Sometimes, social media tools are very necessary to me, and I find Instagram in particular as a very enjoyable way to spend some portions of my day. But is the amount of time I dedicate to these platforms truly necessary, and ultimately even healthy for me et mon existence as a huuuman?
That is something for me to continue thinking about.
For more, hit up Cal Newport’s post on September 21 on quitting.
The “great and profound mistake which my typical man makes in regard to his day,” “he persists in looking upon those hours from ten to six as ‘the day,’ to which the ten hours preceding them and the six hours following them are nothing but a prologue and epilogue.”… “utterly illogical and unhealthy.”” – How to Live on 24 hours a Day. – Arnold Bennett, English Writer
Bennett pleads to all of us salary men: Think of the hours beyond your 9-6. Think of the potential. Revisit your dreams. Create things. Create things again.
It’s the third full season of fashion week for me, and I’ve yet to tire myself out of this world– miracle?.
Yesterday, I had a weekend day free of any fashion related duties and spent the morning volunteering for a pantry kitchen where we served breakfast and handed out grocery goods to approximately 600 – 800 guests.
The organization through which I had registered for this volunteer event was affiliated with a New York based church, but the volunteers’ profiles were not limited to those with particular religious affiliations.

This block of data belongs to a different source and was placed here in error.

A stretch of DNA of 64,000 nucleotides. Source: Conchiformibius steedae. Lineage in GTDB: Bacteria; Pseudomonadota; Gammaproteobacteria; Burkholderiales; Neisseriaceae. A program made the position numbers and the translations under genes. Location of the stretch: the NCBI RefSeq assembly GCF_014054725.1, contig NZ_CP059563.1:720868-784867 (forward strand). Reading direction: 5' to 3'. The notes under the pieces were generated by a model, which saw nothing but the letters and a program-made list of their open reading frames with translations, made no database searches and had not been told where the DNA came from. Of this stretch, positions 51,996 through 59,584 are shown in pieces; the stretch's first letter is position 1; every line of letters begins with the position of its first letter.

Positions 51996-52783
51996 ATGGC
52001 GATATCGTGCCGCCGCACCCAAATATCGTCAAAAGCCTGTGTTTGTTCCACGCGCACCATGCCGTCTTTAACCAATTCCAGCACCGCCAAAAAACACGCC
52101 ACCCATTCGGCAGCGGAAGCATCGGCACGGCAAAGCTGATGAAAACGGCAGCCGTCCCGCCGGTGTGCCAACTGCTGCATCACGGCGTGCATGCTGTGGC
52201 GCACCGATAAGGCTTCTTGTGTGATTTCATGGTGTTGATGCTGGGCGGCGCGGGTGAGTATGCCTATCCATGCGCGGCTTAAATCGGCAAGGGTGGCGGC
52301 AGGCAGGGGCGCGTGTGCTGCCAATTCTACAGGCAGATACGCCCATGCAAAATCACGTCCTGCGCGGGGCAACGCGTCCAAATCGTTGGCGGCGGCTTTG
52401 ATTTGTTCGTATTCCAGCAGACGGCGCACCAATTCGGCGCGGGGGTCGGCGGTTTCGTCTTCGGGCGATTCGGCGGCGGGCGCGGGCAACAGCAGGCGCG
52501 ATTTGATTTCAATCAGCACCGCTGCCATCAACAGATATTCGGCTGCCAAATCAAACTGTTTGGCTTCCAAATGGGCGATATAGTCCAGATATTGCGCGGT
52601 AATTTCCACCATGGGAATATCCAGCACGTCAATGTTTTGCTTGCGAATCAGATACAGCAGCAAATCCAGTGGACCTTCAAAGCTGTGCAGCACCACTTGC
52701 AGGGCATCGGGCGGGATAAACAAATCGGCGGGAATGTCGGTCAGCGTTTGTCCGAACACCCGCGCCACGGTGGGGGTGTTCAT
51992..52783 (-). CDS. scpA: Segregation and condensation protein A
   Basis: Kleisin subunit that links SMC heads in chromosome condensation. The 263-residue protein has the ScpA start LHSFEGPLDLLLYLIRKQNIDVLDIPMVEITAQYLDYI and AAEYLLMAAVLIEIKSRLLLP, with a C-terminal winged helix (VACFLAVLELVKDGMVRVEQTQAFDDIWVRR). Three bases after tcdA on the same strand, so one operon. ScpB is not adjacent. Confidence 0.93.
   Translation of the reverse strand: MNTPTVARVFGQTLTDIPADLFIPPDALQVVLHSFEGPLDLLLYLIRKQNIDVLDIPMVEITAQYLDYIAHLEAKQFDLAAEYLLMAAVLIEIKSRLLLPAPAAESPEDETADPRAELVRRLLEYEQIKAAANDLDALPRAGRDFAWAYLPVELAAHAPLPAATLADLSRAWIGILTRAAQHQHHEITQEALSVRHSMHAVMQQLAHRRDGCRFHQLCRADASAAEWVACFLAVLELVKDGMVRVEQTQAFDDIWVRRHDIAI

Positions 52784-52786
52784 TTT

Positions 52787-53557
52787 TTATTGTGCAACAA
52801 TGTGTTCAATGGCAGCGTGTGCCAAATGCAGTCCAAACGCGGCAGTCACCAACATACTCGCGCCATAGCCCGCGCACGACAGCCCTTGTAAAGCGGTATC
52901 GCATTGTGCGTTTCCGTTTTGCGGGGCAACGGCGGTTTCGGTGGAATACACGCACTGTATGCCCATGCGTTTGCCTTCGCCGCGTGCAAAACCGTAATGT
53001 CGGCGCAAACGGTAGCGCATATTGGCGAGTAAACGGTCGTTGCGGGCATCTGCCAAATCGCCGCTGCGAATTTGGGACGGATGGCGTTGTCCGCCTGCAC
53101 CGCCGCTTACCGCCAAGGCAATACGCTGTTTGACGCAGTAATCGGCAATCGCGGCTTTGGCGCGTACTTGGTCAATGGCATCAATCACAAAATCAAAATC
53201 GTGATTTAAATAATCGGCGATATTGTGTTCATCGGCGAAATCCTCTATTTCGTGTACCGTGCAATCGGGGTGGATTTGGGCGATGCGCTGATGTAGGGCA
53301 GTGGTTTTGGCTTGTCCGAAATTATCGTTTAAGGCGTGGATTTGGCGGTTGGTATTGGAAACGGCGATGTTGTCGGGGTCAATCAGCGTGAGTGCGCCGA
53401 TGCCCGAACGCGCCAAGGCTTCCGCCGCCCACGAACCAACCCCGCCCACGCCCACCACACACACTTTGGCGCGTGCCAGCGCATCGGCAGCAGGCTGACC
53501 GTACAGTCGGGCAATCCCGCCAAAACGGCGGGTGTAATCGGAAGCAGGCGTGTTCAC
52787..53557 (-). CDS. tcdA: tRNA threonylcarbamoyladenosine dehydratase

I was allocated this time to valet duty. Valet duty in kitchen terminology is defined as the setting aside of guests’ dolley carts in designated spots within the boundaries of the sectioned off roadside curb (Hello makeshift NY parking lot!).
A cursory glance made this role appear very simple and essential.
However, I quickly came to realize that it demanded all my skill-sets. It required a steady performance via my social intelligence and client facing skills –going way beyond engagement of the physical.
Over the span of 3 hours, I was honored to make the acquaintances of many Chinese immigrants, New Yorkers, the occasional young couple, and a spirited French man who was owner of decayed teeth, perfect skin, highly swollen legs, a poorly taken care of stitching job, and a brilliant and poetic mind.
I spoke mainly in English as I directed our patrons to and from their possessions, often attempting to speak in my broken Mandarin Chinese as the need frequently arose. This of course didn’t always come across effectively as the entire Chinese diaspora had presented themselves, and upon exchange of a couple of words our disparity in dialects became apparent.
From the multitude of human interactions I had, most of the time spent in communication with our guests was non-verbal. Nevertheless, the value of the exchange was tantamount if not greater than if I had conversed with them over a dinner table.
The connection shared upon us offering to one another our respect, love, and our dignities was affirmed in such a strong and powerful way– channeled through the simplest of gestures, a beautiful smile, or as an observant person that morning noted, “I looked into your eyes and for a moment I saw your truth.”
I was humbled, blessed, enriched, and invigorated by the love we all presented each other with and in the re-realization that we all clearly have an amazing and huge capacity for giving and receiving good things.